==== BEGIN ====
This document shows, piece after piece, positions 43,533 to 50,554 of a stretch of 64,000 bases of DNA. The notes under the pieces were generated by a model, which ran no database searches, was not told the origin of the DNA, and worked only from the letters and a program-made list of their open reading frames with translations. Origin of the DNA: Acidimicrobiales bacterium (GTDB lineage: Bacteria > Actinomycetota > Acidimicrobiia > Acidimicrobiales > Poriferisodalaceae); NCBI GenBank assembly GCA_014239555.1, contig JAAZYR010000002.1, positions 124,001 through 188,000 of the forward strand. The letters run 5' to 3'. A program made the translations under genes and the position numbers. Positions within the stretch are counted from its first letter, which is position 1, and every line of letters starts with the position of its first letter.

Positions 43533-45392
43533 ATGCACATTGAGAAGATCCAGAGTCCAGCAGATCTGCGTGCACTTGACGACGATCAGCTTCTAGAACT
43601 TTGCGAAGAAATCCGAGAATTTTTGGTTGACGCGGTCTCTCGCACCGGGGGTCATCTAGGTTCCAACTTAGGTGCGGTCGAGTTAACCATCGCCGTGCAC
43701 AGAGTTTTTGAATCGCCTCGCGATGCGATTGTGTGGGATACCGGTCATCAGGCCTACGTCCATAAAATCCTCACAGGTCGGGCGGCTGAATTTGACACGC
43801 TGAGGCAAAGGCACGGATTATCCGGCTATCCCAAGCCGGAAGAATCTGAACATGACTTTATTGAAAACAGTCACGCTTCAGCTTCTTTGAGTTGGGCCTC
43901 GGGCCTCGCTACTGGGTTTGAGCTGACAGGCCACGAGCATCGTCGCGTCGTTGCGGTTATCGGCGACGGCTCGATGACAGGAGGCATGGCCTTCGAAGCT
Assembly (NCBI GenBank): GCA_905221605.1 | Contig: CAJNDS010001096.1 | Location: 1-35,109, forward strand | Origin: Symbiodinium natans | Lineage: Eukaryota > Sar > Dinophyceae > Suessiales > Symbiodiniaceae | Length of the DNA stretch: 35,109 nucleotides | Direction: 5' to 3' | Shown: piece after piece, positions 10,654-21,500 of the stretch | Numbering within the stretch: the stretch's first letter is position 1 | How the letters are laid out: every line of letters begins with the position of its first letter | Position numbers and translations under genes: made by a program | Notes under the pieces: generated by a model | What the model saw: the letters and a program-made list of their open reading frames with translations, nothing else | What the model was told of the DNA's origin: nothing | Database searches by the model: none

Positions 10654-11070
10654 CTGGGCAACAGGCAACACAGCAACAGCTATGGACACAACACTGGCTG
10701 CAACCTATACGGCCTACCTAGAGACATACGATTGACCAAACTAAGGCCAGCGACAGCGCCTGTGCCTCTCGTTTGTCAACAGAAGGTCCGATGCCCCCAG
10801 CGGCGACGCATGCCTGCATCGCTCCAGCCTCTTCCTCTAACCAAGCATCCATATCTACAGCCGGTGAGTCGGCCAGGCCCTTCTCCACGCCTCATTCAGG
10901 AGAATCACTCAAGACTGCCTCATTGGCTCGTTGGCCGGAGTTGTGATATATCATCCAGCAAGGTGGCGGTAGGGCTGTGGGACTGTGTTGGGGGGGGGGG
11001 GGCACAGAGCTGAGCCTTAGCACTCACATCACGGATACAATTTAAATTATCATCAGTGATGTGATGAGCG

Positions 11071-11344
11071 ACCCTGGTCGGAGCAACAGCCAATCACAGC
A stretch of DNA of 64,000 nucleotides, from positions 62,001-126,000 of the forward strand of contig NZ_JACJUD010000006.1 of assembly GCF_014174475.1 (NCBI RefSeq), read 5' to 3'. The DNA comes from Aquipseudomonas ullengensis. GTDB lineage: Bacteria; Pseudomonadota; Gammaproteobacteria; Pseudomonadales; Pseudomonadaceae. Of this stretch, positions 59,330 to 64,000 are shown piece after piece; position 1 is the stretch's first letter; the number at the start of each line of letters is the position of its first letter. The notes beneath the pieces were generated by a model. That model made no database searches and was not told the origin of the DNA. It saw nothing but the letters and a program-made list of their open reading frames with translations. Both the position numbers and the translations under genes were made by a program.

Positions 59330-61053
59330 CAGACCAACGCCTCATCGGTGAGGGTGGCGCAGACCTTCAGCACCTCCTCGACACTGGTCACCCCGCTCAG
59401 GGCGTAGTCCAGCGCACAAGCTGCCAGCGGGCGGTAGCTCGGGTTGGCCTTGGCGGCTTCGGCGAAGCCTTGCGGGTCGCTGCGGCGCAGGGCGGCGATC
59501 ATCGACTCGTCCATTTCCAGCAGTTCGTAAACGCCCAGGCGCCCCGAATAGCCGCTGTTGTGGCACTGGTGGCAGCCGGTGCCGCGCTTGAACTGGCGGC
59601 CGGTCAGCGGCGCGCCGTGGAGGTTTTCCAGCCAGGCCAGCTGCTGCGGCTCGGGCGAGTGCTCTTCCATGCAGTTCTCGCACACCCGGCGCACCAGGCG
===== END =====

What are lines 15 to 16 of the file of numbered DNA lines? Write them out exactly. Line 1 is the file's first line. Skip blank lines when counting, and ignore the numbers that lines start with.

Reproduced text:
Positions 11071-11344
11071 ACCCTGGTCGGAGCAACAGCCAATCACAGC